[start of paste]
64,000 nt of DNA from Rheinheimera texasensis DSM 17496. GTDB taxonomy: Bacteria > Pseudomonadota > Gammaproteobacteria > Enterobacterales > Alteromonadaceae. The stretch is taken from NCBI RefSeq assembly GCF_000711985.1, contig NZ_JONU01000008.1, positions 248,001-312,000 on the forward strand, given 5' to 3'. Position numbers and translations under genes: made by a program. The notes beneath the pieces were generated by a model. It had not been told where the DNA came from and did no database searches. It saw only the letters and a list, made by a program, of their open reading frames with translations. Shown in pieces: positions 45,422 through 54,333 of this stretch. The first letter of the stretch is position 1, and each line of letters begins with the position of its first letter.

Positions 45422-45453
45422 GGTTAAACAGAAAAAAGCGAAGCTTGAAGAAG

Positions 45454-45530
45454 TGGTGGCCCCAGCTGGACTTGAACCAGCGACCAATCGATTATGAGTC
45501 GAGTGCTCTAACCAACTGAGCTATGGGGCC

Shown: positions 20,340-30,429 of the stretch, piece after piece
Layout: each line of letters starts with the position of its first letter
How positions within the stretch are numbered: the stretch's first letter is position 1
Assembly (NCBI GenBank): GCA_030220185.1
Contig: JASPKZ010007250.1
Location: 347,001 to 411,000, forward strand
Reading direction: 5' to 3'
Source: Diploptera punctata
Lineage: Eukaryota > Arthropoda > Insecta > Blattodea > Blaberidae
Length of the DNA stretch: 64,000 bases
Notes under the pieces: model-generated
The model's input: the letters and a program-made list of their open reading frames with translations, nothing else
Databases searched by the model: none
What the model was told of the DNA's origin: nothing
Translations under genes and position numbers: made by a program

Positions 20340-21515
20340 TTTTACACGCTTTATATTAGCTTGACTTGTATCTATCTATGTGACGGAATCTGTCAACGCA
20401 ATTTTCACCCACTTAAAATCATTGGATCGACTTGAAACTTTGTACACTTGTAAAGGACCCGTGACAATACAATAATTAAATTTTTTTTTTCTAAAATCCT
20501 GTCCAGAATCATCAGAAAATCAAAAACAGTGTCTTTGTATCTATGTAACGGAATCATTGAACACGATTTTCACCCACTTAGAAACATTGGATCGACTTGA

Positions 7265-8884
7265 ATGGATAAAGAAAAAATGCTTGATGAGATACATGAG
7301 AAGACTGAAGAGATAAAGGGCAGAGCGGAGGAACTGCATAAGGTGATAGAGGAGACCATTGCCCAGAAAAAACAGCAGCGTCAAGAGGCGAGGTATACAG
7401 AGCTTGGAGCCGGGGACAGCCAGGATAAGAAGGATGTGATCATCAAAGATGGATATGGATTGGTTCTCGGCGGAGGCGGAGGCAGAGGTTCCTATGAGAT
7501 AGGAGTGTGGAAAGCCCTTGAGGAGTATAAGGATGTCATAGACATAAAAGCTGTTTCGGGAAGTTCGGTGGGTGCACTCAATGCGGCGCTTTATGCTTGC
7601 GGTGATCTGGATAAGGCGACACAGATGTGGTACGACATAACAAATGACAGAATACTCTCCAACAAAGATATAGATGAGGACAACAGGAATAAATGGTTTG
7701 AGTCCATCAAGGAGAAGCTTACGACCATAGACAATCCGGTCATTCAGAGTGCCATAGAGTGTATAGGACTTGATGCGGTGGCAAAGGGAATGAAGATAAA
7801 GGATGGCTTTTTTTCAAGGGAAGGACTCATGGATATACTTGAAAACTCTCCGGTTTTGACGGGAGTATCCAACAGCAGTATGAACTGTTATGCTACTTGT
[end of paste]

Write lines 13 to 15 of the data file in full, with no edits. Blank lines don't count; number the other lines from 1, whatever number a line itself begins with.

Reading direction: 5' to 3'
Source: Diploptera punctata
Lineage: Eukaryota > Arthropoda > Insecta > Blattodea > Blaberidae